Thursday, March 17, 2011

English teacher: how to use foreign words and phrases


Thursdays roll around awfully fast, don't they? Time for another lesson with the English teacher!

Earlier today I published a special St. Patrick's Day post, and the title of it is actually a foreign phrase: Erin go Bragh. That phrase is Gaelic for "Ireland forever." Well, it's sort of Gaelic. I'm not sure how to spell anything in actual Gaelic; Erin go Bragh is the Anglicized version of the phrase. But writing that phrase reminded me of other foreign phrases that are often used in speech and writing.



I have lots of training in the use of the English language, but almost no training in the use of other languages. That's one of the biggest deficits of my education; I wish I'd learned another language! But I know a few foreign words and phrases, and I like to use them. I'll bet you do, too.



There are a couple of guidelines for using foreign words and phrases in your writing:
  • Spell them correctly. Their spelling may not look right in English, but after all, they're NOT English. Don't apply English spelling rules to foreign words.
  • Italicize them. When typing, the appropriate way to denote a foreign word or phrase is to italicize it.
Examples:

I bid you adieu.
Bon voyage! Hope you have a wonderful trip!

There are a few foreign words that seem to get used a lot in the blogosphere. Several readers have asked that I write about a word that many of us use when we mean to say "Ta-da! Here it is!" That word is often pronounced "wa-lah" (although I think the accurate pronunciation is more like "vwa-lah"). Lots of bloggers use it when unveiling projects, and some write it the way they would say it. If you're speaking, your listeners will hear the sound "wa-lah," and they'll know what you mean. But if you're writing, you should know that this is the French word voila. It's a great word, and it's a fun word to use. . . you should try it. But spell it voila, not "wa-lah."

Another such word is the Italian word that sounds like "chow." It's a wonderful, useful word that can mean "hello" or "good-bye." It is spelled ciao.

One more Italian word we often use is the word that conveys the thought "Do you get it? Do you understand?" in one word. When English-speakers say this word, it sounds like "ka-peesh." But it's not spelled "ka-peesh," or "kapish," or even "capiche." It's spelled capisce.

To tell the truth, I think that people from other countries probably get a kick out of our using some of their words. But I think that if we're going to use their words, we should be respectful enough to spell them correctly. If you don't know how to spell a foreign word, simply do a quick internet search for it, spelling it however you THINK it might be spelled. You should be able to find the correct spelling pretty easily.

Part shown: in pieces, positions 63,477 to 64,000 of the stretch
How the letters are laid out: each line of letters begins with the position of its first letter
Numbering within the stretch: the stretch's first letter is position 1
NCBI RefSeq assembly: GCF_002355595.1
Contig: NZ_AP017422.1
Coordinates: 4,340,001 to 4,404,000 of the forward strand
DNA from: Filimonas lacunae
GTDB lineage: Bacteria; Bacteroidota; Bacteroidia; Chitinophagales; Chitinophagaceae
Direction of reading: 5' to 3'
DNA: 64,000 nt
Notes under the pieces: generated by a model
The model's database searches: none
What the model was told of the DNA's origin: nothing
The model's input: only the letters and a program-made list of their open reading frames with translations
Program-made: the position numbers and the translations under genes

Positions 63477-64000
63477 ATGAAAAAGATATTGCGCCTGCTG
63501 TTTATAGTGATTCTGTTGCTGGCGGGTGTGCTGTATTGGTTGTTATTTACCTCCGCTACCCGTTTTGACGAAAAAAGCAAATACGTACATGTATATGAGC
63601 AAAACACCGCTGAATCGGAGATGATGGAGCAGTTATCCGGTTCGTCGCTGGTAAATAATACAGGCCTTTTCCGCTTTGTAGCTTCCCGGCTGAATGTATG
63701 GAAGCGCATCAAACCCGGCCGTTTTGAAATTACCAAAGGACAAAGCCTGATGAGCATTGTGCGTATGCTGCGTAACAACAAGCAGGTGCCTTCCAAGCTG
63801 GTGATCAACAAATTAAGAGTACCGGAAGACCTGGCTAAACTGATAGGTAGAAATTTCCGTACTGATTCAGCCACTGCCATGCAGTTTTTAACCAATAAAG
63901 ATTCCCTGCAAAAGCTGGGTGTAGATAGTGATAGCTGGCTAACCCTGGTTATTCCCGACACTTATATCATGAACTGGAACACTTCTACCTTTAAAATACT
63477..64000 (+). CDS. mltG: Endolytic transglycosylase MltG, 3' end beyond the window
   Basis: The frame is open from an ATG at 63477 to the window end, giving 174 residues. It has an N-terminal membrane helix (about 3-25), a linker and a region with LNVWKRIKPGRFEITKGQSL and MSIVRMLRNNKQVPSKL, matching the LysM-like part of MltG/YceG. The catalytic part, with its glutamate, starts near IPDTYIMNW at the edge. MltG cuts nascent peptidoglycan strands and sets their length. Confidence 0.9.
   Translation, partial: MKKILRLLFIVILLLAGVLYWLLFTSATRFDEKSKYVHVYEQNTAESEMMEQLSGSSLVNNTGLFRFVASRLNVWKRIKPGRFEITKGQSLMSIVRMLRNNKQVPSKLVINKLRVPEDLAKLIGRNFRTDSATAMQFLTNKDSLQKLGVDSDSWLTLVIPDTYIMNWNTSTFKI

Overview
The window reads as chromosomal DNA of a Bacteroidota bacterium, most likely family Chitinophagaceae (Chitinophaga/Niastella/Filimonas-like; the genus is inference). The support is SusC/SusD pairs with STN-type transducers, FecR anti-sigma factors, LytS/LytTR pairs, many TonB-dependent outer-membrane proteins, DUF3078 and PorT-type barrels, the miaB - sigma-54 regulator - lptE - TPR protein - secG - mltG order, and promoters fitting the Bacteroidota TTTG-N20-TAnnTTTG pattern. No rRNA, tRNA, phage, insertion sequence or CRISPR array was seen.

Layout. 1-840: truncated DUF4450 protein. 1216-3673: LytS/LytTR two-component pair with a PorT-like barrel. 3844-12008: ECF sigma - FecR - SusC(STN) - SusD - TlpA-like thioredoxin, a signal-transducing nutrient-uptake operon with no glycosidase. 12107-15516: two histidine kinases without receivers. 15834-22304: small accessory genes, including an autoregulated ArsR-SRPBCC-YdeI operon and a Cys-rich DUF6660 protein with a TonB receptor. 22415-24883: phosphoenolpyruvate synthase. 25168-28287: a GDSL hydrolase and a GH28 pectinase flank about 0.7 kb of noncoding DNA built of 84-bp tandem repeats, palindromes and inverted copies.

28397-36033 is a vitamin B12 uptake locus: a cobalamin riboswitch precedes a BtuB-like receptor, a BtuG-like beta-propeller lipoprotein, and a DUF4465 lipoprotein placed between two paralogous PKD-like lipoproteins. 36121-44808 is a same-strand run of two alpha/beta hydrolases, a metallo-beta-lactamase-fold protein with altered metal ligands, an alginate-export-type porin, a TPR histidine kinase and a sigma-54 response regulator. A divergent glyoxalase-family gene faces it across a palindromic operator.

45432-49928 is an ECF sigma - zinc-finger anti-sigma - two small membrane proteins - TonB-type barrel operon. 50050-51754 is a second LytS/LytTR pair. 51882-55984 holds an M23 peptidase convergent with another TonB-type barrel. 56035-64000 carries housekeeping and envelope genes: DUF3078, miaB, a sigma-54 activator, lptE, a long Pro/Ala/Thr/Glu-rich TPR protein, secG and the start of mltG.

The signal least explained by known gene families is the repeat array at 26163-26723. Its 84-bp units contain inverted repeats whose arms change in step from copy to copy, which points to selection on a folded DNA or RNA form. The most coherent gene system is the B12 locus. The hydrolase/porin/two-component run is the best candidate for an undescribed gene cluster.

I hope you're finding this grammar series helpful. As always, please let me know if you have questions or if you have pet peeves you'd like for me to address. And if you have a specific question and need a quick answer, feel free to email me (RichellaP {at} Gmail {dot} com). I'm always happy to help if I can!

Ciao!


12 comments:

  1. This one is so cute! And that Italian word for "get it?"--I never use it because I don't know how to spell it. Thanks for the helpful info!

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  2. Love this, and I totally agree! I took a lot of French (not that I can speak it!), and the wa-lah has always kind of bugged me. Technically it would have an accent over the a(voilĂ ), but I'm not that picky. However, there are times when I wanted to use an accent and didn't know how to do it with our keyboard. Then I found this page, and you can just copy and paste the accented letter or symbol you want...cool!
    http://www.starr.net/is/type/altnum.htm

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  3. Your post was excellente. ;) I noticed that the French say "Voila" a lot!!

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  4. Great post! Yes, I totally agree. Good spelling is a must, no matter what language you speak. :)

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  5. I am such a freak about spelling things correctly, that doesn't mean that I do always, thank you spell check! One of those that just kills me is wa-lah...makes me want to scream. Thanks English teacher!

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  6. Hi, what an interesting post (and blog). I am Italian, but I currently live in Scotland. I do appreciate (as most Italians) when people try to use Italian words. :) But most of my British and American friends really get on my nerves ;) when they want to teach me how to spell and/or pronounce an Italian word. Even my name! LOL!
    Cheers!

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  7. So glad to read this post and the comments! The wa-lah thing gets on my nerves "something fierce".

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  8. My 7th grade science teacher said that when he was in the military, he went to France. And, he kept seeing "oui". He couldn't figure out what "oh-oo-ee" was!

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  9. Great post as always. People also type viola instead of voila. Viola is an instrument. ;)

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  10. Another great lesson! I had no idea how to spell capisce! I didn't know to italicize either. You rock Richella!

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  11. Thanks, Richella! This is VERY useful information...I wish all bloggers would read it! : ) I echo what everyone else is saying about "wa-lah." : )

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